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Arcade gamer breaks more than Tapper record

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    William Rosa, of Vermilion, attempts a world record on the Tapper arcade game Friday at Full Blast Arcade in North Ridgeville.

    STEVE MANHEIM / CHRONICLE

  • Tapper-champion-2-jpg

    William Rosa of Vermilion attempts a world record on Tapper in North Ridgeville on Feb. 8.

    STEVE MANHEIM / CHRONICLE

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NORTH RIDGEVILLE — “Snowflake” went for it again.

And he did it.

Will “Snowflake” Rosa, of Vermilion, who once held the world-record high score in the 1983 arcade game Tapper, started his attempt at the world record once more at 9 p.m. Thursday.

His goal? Beat Lauren Featherstone’s high score of 14,000,600, set on July 15, 2017, at Free Play Arcade in Arlington, Texas.

And Friday night, he did just that — but like a true video-gamer, he kept on playing.

“He beat the record about 30 seconds ago,” his wife, Brandy Rosa, said at 8:35 p.m.

Will Rosa continued to play the game even after surpassing the record.

By 10:30 p.m., though, he had to call it quits — but not because he wanted to.

The machine broke.

“The run just ended. The machine broke,” Brandy Rosa said. “He was upset the machine broke because he would have went a lot longer.”

But, is that normal to have a machine break?

According to Brandy Rosa, the answer is no, but there’s a catch.

“It’s not normal, however. Arcades weren’t really built to play that long consistently,” Brandy Rosa said.

By 10:30 p.m. Friday, Will Rosa had played the game for 25½ hours while sitting in a chair in front of the game at Full Blast Arcade in North Ridgeville.

“We are trying to figure out his final score because it has to be from the moment the machine stopped working,” Brandy Rosa said.

By 10:40 p.m., the final score, and new world record, was revealed — 14,826,200.

“I know that I will look back on the machine breaking and laugh,” Will Rosa said at 11 p.m. Friday. “I want my stream to be entertaining and for people to have fun; so of course I prefer a higher score, but I know that this ending does make it more memorable.”

Tapper involves players guiding a bartender on a screen as he fills beer mugs at kegs for his thirsty customers and slides them down a set of bars, making sure not to let empty glasses fall. He can earn bonuses by collecting tips.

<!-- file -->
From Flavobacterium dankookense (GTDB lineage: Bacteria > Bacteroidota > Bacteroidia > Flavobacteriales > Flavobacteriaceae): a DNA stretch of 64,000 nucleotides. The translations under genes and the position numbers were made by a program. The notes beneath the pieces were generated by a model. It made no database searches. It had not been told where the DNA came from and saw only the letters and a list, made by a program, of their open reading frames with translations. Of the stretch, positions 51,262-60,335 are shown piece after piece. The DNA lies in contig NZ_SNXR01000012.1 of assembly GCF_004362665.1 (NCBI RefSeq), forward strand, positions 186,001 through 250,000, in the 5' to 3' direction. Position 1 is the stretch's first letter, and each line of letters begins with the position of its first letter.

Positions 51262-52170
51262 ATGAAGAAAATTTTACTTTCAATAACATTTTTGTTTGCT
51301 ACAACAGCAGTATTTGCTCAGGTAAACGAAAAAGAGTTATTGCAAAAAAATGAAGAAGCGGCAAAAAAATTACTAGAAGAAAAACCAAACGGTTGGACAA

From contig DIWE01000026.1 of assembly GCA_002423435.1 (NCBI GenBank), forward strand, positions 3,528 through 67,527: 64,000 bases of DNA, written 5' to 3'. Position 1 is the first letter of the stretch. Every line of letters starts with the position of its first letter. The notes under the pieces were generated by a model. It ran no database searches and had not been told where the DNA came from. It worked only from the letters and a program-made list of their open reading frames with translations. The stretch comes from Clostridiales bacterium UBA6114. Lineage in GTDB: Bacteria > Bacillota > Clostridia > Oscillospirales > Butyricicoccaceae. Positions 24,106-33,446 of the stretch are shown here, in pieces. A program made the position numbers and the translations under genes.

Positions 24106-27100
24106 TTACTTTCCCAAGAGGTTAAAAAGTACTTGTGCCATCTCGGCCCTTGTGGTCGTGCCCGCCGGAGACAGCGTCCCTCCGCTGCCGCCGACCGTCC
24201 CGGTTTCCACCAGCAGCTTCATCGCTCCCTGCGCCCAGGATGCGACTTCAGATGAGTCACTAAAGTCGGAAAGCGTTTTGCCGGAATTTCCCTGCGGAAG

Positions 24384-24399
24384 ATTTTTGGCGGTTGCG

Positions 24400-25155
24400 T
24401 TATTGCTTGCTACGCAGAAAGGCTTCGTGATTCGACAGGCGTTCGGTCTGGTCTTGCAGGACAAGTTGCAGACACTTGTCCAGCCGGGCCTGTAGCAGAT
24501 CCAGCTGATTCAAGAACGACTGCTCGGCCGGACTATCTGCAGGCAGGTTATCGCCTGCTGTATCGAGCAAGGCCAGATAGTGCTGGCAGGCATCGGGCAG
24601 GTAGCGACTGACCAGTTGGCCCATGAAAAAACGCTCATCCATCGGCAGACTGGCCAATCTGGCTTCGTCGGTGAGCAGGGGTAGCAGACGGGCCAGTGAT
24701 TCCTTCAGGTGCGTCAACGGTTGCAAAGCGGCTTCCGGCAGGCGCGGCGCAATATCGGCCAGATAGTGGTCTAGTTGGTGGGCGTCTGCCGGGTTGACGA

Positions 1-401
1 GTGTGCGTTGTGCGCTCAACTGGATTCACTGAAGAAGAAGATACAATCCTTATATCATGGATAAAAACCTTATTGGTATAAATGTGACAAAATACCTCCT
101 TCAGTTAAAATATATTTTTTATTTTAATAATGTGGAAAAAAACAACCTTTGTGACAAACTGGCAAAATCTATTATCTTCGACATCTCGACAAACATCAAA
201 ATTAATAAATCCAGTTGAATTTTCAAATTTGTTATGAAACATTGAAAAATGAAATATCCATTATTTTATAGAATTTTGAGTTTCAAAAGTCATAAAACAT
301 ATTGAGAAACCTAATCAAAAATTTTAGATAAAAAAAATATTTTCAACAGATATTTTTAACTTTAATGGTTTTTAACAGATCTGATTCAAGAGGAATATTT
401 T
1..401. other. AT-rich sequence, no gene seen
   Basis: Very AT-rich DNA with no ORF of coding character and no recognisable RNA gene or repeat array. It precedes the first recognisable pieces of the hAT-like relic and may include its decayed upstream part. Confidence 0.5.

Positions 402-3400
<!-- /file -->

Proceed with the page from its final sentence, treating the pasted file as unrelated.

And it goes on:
The game originally was sponsored by Anheuser-Busch brewers and features Budweiser branding, with the game originally to be sold to and played in bars complete with Budweiser beer tap handles as joystick controllers. A more family-friendly version called Root Beer Tapper followed in 1984.

Will Rosa had to strategize before hand, planning out speedy bathroom breaks so he didn’t lose out on the record, Brandy Rosa said.

“Everyone thinks it’s about reflex, but it’s not. It’s about strategy,” Will Rosa said on the Twitch live stream earlier Friday before he beat the record.

The video game record-keeping organization Twin Galaxies must certify the high score for it to be recognized.

Brandy Rosa said she was ready with a trophy. “From me, no organization donated it,” she noted.

Will Rosa set his previous personal best on Oct. 18, 2015, breaking a 10-year-old record high score during a 19-hour, 42-minute, 24-second marathon session at Full Blast.

According to Twin Galaxies, Will Rosa held 79 high scores in 1970s and 1980s vintage arcade games, including the February 2018 world record in the arcade game Joust, where a knight riding a flying ostrich battles evil knights astride buzzards (world record: 478,150 points).

Will Rosa also has the somewhat-arcane world-record high score in Tapper for players holding a rescue Pomeranian (49,725 points).

And what does “Snowflake” stand for? It’s Will Rosa’s online moniker, taken from a name of his old pet cat, Brandy Rosa said.

The world-record attempts started when her husband “started buying arcade machines for the house,” Brandy Rosa said.

At one point, trying to figure out what to do with all the games, he Googled the world record and came upon the Twin Galaxies online community.

“Since then, it’s been ‘Game Over,’” Brandy joked.

Contact Dave O’Brien at (440) 329-7129 or do’brien@chroniclet.com. Follow him at @daveobrienCT on Twitter.
Contact Melissa Linebrink at 329-7243 or mlinebrink@chroniclet.com. Follow her on Twitter @MLinebrinkCT.
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